So what are you waiting for? Take our challenge and find out if you got what it takes to join our mission of fixing the Internet! 

Apply to be a part of Disposable mail Crowdsource at https://cs.detectify.com/apply.

“To be honest, what I like the most is to see what modules other researchers are submitting. It pushes me to be a better researcher. For example, sometimes I see modules on frameworks that I’ve tested before. So seeing something new on it makes me think ‘how did I miss that? How could I have found that?’ And then I attempt to reproduce it.” – JR0ch17, member of Disposable mail Crowdsource 


Disposable mail collaborates with ethical hackers to crowdsource security research from the forefront of the industry, so you can check for 2000+ common vulnerabilities. Our testbed includes the OWASP Top 10, security misconfigurations and subdomain takeovers submitted by the Disposable mail Crowdsource community. Try or buy Disposable mail. Sign up today for a 14-day free trial.

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Kristian Bremberg, Disposable mail Crowdsource community manager: “Crowdsourced security gives researchers freedom” – 10 minute mail

The Disposable mail Crowdsource platform allows security researchers to submit newly discovered exploits and incorporate them into Disposable mail’s automated security service. At the heart of the initiative is the community of skilled web security experts from across the globe. We have talked to our community manager Kristian Bremberg about his background, the art of building communities, and the power of the crowd.

Kristian Bremberg, Disposable mail Crowdsource

How did you get into web security?
I have always been interested in integrity and personal data. So many people are online nowadays that there is a natural link between integrity and web security. I eventually became active in the web security community, both on Twitter and on various forums. I established one of Sweden’s largest online communities for security researchers and arranged meetups that brought people closer together based on their joint interest in web security.

How did you come across Disposable mail?
I knew of Frans Rosén and other security experts, which is how I found out about Disposable mail. I thought it was an interesting product and I knew the people behind it were fantastic researchers. Over the years, I have followed the company’s development and security research content, and also contributed by writing technical guest blogs for Disposable mail Labs.

What is crowdsourced security?
Crowdsourced security gives researchers freedom. Instead of having to reach out to companies one by one, which involves figuring out who to contact and informing them about an exploit, they can submit a module to Disposable mail Crowdsource. As soon as their submission is processed, they  know that their contribution will make an impact and help secure hundreds of websites. Disposable mail doesn’t just publish the vulnerability, but does something bigger with it by incorporating it into the scanner.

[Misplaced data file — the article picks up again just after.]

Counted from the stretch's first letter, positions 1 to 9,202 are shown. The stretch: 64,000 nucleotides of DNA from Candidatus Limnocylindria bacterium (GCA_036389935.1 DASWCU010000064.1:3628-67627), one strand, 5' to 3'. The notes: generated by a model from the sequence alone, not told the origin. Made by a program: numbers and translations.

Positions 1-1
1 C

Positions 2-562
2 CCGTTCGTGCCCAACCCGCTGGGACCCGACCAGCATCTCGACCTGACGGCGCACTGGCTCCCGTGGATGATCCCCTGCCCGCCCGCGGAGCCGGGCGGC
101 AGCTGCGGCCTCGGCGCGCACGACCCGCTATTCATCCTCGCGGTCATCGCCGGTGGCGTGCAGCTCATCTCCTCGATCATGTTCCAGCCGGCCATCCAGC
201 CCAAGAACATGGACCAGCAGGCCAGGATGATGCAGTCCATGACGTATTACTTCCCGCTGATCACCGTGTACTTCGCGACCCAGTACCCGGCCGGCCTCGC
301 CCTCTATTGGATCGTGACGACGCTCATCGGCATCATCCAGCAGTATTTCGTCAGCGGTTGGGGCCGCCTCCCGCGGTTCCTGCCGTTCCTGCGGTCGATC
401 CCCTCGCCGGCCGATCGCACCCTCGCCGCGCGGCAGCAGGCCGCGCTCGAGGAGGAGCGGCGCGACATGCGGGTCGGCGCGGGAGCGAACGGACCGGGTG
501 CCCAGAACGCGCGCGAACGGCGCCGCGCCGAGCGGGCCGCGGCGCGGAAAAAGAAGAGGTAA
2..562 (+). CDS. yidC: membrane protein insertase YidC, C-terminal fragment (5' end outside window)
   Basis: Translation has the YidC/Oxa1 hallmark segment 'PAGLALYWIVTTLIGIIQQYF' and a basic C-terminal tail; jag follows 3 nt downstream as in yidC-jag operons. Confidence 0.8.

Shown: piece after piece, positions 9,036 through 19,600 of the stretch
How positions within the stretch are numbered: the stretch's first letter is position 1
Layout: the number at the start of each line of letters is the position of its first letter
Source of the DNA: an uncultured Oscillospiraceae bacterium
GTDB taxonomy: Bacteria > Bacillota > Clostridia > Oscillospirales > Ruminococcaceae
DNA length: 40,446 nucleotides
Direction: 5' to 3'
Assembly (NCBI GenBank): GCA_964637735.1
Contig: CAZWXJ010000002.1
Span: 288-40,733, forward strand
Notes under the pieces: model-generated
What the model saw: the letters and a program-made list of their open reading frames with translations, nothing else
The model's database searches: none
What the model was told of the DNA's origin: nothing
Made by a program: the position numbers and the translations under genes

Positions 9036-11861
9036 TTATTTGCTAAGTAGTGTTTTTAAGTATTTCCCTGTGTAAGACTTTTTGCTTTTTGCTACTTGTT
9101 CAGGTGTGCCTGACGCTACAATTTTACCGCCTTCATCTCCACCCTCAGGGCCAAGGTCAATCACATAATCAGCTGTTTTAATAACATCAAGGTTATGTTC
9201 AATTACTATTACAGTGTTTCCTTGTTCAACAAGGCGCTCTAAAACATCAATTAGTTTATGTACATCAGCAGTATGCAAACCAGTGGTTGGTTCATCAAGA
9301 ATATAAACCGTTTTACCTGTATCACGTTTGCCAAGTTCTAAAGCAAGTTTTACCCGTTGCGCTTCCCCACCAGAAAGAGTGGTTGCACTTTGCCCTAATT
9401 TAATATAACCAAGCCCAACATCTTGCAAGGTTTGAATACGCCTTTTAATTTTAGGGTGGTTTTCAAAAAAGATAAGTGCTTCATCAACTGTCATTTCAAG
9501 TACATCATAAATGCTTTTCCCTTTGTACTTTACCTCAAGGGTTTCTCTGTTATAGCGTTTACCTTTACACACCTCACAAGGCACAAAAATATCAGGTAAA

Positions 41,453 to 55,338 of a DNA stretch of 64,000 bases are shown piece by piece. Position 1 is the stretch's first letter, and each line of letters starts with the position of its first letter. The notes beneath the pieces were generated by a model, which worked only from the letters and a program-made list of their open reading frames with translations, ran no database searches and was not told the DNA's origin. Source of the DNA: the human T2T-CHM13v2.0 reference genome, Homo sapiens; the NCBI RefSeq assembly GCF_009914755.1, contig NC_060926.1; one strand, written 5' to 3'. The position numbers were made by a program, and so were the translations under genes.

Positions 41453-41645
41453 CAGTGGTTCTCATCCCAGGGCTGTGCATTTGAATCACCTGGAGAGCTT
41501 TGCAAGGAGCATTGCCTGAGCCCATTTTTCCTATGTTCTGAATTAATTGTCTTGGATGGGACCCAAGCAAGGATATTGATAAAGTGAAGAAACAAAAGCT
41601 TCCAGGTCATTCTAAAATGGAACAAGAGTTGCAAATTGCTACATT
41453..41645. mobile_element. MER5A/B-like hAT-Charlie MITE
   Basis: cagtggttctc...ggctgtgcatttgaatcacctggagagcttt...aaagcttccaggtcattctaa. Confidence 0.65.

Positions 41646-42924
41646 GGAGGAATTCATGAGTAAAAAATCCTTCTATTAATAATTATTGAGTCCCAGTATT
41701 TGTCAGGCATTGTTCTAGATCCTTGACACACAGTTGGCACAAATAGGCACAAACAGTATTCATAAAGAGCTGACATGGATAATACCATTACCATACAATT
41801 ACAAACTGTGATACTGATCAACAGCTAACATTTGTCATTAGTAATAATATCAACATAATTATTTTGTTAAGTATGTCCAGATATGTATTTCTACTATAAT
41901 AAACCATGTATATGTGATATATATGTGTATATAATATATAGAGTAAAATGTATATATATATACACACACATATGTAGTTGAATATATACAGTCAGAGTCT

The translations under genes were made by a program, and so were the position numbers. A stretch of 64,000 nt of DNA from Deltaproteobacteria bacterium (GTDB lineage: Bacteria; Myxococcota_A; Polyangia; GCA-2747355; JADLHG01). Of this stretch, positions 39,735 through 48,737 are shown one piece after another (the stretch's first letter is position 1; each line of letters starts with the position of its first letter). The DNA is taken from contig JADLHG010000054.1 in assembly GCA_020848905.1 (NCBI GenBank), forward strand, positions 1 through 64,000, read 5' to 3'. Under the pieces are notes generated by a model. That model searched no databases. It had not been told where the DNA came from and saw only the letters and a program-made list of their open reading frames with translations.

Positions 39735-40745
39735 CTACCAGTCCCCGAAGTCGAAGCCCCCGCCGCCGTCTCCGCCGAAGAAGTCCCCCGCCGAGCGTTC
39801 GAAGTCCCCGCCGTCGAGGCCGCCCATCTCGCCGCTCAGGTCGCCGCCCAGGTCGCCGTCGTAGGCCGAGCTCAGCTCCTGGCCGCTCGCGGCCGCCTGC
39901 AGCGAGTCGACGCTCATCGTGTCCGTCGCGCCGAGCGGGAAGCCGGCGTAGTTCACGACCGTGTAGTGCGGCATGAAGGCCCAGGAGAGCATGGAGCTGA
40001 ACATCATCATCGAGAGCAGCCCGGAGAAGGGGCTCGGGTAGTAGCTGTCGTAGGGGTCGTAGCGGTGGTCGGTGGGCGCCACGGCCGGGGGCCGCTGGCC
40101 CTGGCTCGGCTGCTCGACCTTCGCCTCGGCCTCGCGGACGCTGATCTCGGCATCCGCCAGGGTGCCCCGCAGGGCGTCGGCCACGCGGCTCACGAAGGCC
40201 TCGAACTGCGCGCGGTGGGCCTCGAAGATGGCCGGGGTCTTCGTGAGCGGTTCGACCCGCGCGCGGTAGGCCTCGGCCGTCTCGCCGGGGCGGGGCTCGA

Based on your experience from building a web security community, what have you learnt about maintaining a community that functions well?
Communication is vital! Being able to understand what works and what doesn’t for the community members. It’s really important to listen to them and show them that their voice is being heard.

What does your role as community manager entail?
My key task is to communicate with researchers, listen to them, and encourage them to share feedback and ideas. There is also a more technical side to the role as I will be the researchers’ point of contact for questions related to module submissions, prioritized technologies and proofs of concept. I think the role fits me really well because I am interested in security and have experience in a range of programming languages, but I am also very social and enjoy communicating.

How can we reach out to the best ethical hackers?
It’s all about involving key personalities that play an important role in the community.

What makes Disposable mail Crowdsource unique?
The personal contact we offer researchers. We already have some well-established security profiles contributing to Disposable mail Crowdsource and we are working closely with them to build a tight-knit community, take time to get to know every researcher, and maintain the personal communication. On top of that, the platform allows researchers to reach out to a wider audience because Disposable mail has a global customer base. This way, submitting an exploit can really make a difference.

How is Crowdsource going to change Disposable mail’s service?
It will definitely improve the scanner, the modules will be even better because they will be updated more frequently and will cover more programming languages and technologies. It will also make a difference for the community; ethical hackers will see Disposable mail in a new light, as a company that understands how they work, allows them to contribute to the tool and gives them better reach.